You don't mention the size of the breaker for the condenser circuit. If the fuses are 20A and the breaker is 30A you'd obviously expect the fuses to blow first in an overload condition.
If the fuses are 20A and the breaker is also 20A you'd still expect the fuses to blow before the breaker in an overload condition; generally fuses blow faster than breakers of the same rating in an overload.
If the fuse is correct for the equipment and there was an overload that blew the fuse, it's possible your condenser is on the way out but it's also possible it was a one time glitch.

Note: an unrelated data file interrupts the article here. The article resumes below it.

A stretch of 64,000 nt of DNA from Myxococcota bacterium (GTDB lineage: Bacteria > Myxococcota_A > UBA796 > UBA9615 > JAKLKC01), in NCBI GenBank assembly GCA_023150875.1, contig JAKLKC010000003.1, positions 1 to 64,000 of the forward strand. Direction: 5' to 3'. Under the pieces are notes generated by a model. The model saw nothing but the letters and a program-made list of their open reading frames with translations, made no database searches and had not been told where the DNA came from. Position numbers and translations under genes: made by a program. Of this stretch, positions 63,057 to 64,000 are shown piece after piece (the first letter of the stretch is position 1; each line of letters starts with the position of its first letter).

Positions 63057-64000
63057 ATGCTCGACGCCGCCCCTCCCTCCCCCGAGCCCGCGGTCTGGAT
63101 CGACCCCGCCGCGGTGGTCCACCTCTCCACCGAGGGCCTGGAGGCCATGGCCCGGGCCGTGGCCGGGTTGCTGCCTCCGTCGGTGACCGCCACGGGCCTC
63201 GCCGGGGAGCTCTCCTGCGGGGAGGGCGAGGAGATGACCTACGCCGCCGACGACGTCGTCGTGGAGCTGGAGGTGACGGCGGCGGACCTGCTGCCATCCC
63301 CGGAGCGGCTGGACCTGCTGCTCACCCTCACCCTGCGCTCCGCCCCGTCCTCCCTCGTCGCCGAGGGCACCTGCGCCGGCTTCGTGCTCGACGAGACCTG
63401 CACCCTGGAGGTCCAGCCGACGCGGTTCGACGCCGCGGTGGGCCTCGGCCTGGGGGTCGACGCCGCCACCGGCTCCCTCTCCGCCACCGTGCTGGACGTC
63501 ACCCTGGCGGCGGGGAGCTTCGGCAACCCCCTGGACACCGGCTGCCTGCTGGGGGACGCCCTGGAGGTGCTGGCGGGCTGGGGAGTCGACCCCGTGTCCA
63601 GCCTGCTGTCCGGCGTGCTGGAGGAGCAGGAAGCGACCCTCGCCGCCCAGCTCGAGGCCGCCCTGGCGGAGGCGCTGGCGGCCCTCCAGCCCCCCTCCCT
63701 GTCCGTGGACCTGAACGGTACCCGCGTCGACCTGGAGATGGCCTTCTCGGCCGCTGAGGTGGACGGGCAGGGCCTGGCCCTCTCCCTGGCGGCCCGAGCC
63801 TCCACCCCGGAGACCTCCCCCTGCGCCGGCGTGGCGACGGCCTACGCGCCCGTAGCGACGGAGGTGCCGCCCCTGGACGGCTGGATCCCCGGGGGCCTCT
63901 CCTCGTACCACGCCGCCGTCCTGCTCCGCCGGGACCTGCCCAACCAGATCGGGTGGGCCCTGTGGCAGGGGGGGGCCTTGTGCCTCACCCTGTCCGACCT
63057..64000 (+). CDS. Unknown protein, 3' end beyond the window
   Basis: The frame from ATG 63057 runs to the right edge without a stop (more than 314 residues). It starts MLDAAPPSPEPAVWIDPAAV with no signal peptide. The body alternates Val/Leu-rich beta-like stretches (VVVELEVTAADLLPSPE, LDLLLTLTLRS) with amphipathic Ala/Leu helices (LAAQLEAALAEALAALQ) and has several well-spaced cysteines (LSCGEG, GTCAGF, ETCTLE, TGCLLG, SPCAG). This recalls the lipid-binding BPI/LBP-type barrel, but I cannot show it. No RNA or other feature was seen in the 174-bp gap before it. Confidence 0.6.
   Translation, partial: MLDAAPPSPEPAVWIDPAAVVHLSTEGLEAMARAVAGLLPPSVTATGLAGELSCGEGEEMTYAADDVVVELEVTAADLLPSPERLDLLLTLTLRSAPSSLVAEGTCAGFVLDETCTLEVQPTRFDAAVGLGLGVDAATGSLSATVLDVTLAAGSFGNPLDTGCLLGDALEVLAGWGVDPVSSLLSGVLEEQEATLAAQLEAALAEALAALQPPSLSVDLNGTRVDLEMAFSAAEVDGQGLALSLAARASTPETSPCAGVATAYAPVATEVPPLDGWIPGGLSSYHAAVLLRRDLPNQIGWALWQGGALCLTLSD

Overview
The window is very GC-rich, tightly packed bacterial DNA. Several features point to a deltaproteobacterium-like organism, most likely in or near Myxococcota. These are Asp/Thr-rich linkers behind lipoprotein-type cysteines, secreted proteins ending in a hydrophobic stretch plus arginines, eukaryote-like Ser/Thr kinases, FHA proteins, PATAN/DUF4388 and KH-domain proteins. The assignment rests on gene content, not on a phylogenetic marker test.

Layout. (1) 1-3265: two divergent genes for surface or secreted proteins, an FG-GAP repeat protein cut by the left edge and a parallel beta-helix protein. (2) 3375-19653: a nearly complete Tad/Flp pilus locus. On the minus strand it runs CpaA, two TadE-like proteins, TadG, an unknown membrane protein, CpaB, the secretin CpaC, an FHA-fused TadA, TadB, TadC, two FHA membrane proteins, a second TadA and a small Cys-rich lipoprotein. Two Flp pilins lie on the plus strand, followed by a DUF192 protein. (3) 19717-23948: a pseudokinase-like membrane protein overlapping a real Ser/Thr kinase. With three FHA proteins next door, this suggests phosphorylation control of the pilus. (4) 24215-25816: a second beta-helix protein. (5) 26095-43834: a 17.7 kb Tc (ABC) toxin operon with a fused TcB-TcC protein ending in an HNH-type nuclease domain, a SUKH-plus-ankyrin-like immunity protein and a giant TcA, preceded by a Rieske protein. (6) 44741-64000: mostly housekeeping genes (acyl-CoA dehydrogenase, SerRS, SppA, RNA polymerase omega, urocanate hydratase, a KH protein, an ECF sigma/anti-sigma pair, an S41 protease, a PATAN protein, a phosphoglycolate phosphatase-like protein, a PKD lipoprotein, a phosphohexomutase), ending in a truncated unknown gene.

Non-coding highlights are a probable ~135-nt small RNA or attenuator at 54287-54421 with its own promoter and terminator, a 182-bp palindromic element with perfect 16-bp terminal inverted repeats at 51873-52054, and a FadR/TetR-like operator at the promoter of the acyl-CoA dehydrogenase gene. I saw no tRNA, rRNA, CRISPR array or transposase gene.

Years ago a lot of condensers required fused disconnects but you don't see it in recent years. Maybe your condenser is old, or maybe there are fuses there from an older unit that's been replace - if that's the case they may not be necessary at all (the breaker may be adequate without the supplemental fusing in the disconnect) or they may not be sized correctly, just left there from the old equipment.
I'd have replaced both fuses (you now have one new one and one old one) and if it blows again, have the condenser serviced / checked. I would not keep feeding it fuses indefinitely.
(Fuses may seem old fashioned but fuses are still very reliable protection.
When they're old, maybe fuses may get a little faster to blow, but breakers can get a little slower, or may get a lot slower, or may not blow at all. Old fuses may cause a nuisance but old breakers can be dangerous.)